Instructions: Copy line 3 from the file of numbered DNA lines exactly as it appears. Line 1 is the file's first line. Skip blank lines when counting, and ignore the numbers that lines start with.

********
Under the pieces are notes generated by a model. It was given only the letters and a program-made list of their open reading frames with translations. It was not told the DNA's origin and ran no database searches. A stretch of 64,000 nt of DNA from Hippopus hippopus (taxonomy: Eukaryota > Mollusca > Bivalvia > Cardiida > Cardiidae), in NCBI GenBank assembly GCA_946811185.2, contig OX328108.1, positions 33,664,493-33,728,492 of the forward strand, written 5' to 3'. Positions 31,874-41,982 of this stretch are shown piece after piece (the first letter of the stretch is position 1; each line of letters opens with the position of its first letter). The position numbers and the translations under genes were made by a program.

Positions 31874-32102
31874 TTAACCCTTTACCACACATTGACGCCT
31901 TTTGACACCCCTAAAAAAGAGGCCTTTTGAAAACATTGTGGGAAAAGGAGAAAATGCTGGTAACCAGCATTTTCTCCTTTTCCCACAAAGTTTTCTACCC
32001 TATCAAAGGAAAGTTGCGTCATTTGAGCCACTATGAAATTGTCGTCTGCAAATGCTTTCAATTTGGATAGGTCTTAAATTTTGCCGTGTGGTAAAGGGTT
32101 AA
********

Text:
31874 TTAACCCTTTACCACACATTGACGCCT